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Weekly on Thursday, Nicole Craig crafts a menu that includes two kinds of soup, a salad, two entrees — one vegetarian, one not — and a dessert. She spends the weekend shopping for ingredients, visiting local growers, such as Transition Gardens in Springfield or Groundwork Organics in Eugene, who provide her with the seasonal, organic produce integral to Positive Community Kitchen’s mission to deliver healthy, nourishing meals to its clients. She also shops in the pantry of partner agency FOOD for Lane County. Every Monday and Tuesday, Craig and her many volunteers cook up a storm in the kitchen. By Tuesday night, the “Delivery Angels” arrive to pick up the packaged meals and deliver them.
An idea to get behind. The seeds of Positive Community Kitchen (PCK) took root in 2011 when a group of parents at South Eugene High School wanted to create a garden as a place of healing and coming together for the students after two fellow students died in Yachats. Eventually, organizers looked to the California-based organization, Ceres Community Project, as inspiration for PCK’s present charge. “That model is providing free, organic, nutrient-dense meals to patients fighting a life-threatening illness. And using teenagers to help prepare those meals as a place of community gathering and supporting one another,” Craig says. “We started off serving about 10 families, and now we are serving 100 people.”
From culinary school to business owner. Craig graduated from college with a degree in psychology, but afterward “I didn’t think I was cut out for that,” Craig says. She realized her passions were cooking and nutrition. She moved to Hawaii to attend culinary school in the early 1990s, and then worked at the Grand Wailea resort in Maui, where she met her business partner. “We got along well. We eventually knew we wanted to run a business together, more specifically, a bed and breakfast” Craig recalls. “Within about a year of making that decision, we moved to Eugene and bought The Oval Door Bed and Breakfast. We ran that for 18 years.”
A time of transition. Yearning to expand the nutritional component of her food expertise, Craig went back to school in her mid-40s to earn her nutritional therapy practitioner (NTP) license. She intended to open a practice, but then her father, who had moved to Eugene in 2016, became ill. He died in early 2018. “I did not feel like I had the emotional bandwidth to have a client base at the time,” says Craig, who had inherited her father’s shares in the local distillery, Thinking Tree Spirits. “I took a detour,” she says, spending the next year working with the distillery owners — “two of my very best friends” — to get the business going.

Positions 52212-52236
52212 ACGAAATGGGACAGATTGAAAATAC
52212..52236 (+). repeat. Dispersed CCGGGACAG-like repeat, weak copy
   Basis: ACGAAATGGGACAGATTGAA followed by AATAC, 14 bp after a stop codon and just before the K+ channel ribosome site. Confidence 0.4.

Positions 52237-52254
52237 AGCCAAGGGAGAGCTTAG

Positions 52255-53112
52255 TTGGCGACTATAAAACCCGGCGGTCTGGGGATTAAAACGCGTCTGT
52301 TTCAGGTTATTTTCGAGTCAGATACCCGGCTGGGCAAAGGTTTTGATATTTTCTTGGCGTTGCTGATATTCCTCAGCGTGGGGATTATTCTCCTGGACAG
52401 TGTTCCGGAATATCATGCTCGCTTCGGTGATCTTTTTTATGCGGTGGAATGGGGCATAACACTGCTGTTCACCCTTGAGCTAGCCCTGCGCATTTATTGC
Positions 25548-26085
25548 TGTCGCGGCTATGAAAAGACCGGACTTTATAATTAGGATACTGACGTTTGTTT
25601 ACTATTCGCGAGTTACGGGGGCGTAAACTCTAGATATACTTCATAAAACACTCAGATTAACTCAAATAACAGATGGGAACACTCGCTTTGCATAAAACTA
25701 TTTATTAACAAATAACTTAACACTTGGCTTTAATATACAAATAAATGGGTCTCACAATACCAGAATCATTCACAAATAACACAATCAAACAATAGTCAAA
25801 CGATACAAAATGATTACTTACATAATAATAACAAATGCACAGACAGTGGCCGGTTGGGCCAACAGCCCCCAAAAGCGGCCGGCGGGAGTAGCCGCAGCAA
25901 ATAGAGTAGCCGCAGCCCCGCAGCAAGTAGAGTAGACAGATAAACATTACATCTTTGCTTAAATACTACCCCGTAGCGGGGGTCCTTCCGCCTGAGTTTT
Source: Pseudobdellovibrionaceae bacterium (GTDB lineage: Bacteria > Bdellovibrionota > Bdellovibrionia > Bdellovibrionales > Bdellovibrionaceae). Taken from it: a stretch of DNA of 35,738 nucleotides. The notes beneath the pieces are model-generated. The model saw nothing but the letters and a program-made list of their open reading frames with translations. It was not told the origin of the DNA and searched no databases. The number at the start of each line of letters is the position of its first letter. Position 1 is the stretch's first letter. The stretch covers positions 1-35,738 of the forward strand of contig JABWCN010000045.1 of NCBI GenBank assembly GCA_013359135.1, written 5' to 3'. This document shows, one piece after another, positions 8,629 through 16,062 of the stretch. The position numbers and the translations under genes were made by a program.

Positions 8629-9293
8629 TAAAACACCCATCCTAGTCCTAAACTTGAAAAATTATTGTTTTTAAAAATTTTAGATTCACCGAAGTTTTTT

Teachable moments. Craig also took a part-time position with PCK in order to maintain a toehold in the field of nutrition. When the head chef left PCK, Craig was offered the position. “I really wanted to incorporate my knowledge of nutrition into the job and start getting this valuable information out into the community.” Weekly, Craig presents “Circle Up,” a health/wellness tidbit that she discusses with the teens in the kitchen and includes in clients’ food bags. She aims to expand the reach of PCK’s educational arm in the future.
A good read. Craig considers herself a nutritional activist, “so I spend a lot of time spouting off about my theories of how we can do things better in this country,” she says with a laugh. She loves to read about food, too. “I just read a really wonderful book called ‘Sacred Cow.’ It is amazing. It’s really about how cows can save the planet.”
Bit by the cooking bug. Growing up, Craig lived all over the United States while her dad worked as a doctor for the U.S. Army. When he went into private practice the family settled in San Diego for several years. “My mom was such a great cook. We were really lucky to have her influence. She made things like ratatouille, and spaghetti from scratch, and Chicken Cacciatore. She made our meals almost every single night, and it was always fresh food. I made my first meal for the family when I was 11. I think I pulled out one of those old ‘Bon Appetit’ cookbooks. I made Chicken Supreme. I don’t know if it came out good. I remember thinking it was good, but I’m sure my family played along.”
Tasty combinations. Since the pandemic, PCK volunteers have been cooking in teams of five to safely limit the number of people working in the incubator kitchen space at The Barrow. But the seasonal tastiness coming from the kitchen has not wavered. “I’m a big fan of things that are international. I love cooking curries. I love cooking Latin American style food,” Craig admits. At PCK, “we do it with a very nutritious twist. Today, for example, we’re making vegetarian enchiladas, with a sweet potato and bean base and some zucchini. We’ll make a homemade mole sauce and we’re using a bit of goat cheese.”
Future goals, ongoing impact. PCK has a long-term goal of building its own kitchen and educational space. This time of year, PCK usually puts on its annual fundraiser, traditionally a sit-down dinner for about 150 people. COVID-19 has changed the rules. Instead, PCK will be holding a three-day online auction, Oct. 20-22. (Visit positivecommunitykitchen.org for sponsorship details.) Craig may spend long hours on her feet in the kitchen, but, she says, “every single time we get one of our delivery bags back with a note tucked in it that says, ‘I just want you to know this has changed my life,’ it absolutely slays me. Food is medicine. It can be so transformational. I recognize that we are making an impact on our community in little ways that can change the course of someone’s life.”